When I told people I was studying journalism their first response is always: why? Newspapers are dying. Newspapers aren't dying. The physical object maybe but journalism and news reporting will always exist. It's just at a moment of transition right now. Page One is a timely documentary about this moment of transition. The conflict between traditional and new media. It was interesting but there wasn't all that much I got from it. The people they followed around and interviewed weren't very interesting either and I think that's the biggest downfall of a documentary.

No. 7 // Snowtown
Dir. Justin Kurzel

Australian film about the
real life 'bodies in the 
barrel' murders

This Australian film felt like a slightly less intelligent Animal Kingdom. Snowtown is based on the real life 'bodies in the barrel' murders that occurred in Adelaide. While the scenes were clearly designed to shock and provoke, I felt nothing. Probably because the film felt unkind, like it was just there to make me feel bad. 

No. 8 // Kramer vs Kramer
Dir. Robert Benton

A just divorced man must learn 
to care for his son on his own, 
and then must fight in court 
to keep custody of him

The french toast scene at the end of the film broke my heart a little bit. It was like watching the end of a lovely ritual between two people. It was only one out of many beautifully rendered scenes in the film. It's amazing how the writers, actors and director were able to create subtle nuances in dialogue to show little details about their characters and how that offers us a glimpse into the gradations of their relationships.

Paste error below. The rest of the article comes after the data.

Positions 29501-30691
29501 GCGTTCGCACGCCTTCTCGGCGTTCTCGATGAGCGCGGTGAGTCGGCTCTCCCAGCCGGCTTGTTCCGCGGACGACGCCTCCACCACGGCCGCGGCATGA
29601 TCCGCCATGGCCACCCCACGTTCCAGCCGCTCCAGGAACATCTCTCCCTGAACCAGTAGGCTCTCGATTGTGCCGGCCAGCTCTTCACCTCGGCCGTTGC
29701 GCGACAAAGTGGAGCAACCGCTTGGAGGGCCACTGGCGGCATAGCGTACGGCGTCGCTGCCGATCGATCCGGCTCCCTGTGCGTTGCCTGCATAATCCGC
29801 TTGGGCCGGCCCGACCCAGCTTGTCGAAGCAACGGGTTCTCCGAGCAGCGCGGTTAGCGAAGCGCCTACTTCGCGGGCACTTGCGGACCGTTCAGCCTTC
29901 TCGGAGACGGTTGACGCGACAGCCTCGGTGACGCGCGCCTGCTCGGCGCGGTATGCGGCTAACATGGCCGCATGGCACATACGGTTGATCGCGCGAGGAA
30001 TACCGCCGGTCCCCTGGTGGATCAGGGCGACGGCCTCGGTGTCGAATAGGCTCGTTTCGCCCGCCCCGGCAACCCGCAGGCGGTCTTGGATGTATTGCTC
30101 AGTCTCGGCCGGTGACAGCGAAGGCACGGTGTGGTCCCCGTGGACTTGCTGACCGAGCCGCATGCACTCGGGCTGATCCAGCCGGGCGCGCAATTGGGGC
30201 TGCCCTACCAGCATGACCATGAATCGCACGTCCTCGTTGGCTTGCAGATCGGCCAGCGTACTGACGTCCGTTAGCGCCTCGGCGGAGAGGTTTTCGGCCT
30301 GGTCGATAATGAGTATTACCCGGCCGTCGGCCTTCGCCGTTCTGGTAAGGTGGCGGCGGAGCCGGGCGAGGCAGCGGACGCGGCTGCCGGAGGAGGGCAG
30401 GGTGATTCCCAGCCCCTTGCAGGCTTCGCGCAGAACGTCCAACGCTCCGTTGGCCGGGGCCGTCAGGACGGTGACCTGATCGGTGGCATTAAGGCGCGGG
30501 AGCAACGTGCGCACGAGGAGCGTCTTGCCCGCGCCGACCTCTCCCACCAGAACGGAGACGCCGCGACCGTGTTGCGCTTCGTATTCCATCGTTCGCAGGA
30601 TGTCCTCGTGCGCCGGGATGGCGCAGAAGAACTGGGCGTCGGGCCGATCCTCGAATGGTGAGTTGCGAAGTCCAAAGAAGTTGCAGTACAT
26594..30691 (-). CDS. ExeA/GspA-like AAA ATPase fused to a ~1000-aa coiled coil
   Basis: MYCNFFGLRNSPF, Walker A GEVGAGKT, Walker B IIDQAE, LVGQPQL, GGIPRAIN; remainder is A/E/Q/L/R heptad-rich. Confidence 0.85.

No. 9 // The Girl With The Dragon Tattoo
Dir. David Fincher

A young hacker and a
journalist solve a 40-
year old murder mystery

I love what Ignatiy from Ebert Presents says about David Fincher's films. That he's interested in process and how one thing leads to another and leads to another. Think of the process of Facebook's creation in The Social Network and how that leads to lawsuits and broken friendships. How in Zodiac the processes of crime investigation and news reporting culminate to one man's obsession with finding the truth. Here in Dragon Tattoo we get a glimpse into the process of research and uncovering secrets. This may all sound boring but Fincher who is  well-known for his style he makes all these processes: programming, investigations, news reporting, and researching, seem really cool and cinematic. 

No. 10 // The Descendants
Dir. Alexander Payne

A father struggles to
look after his family
after his wife goes into
a coma

At the beginning of the film I felt most of the characters were portrayed in a stereotypical, banal way but each one of them have this really beautiful transformation and it was like someone turned on a light. They all became real. George Clooney was great but Shailene Woodley was a standout. I am still holding a grudge towards the Academy for not nominating her. 


About the 200 Movies Challenge

Films I've seen so far

Images edited by me from screenshots of the film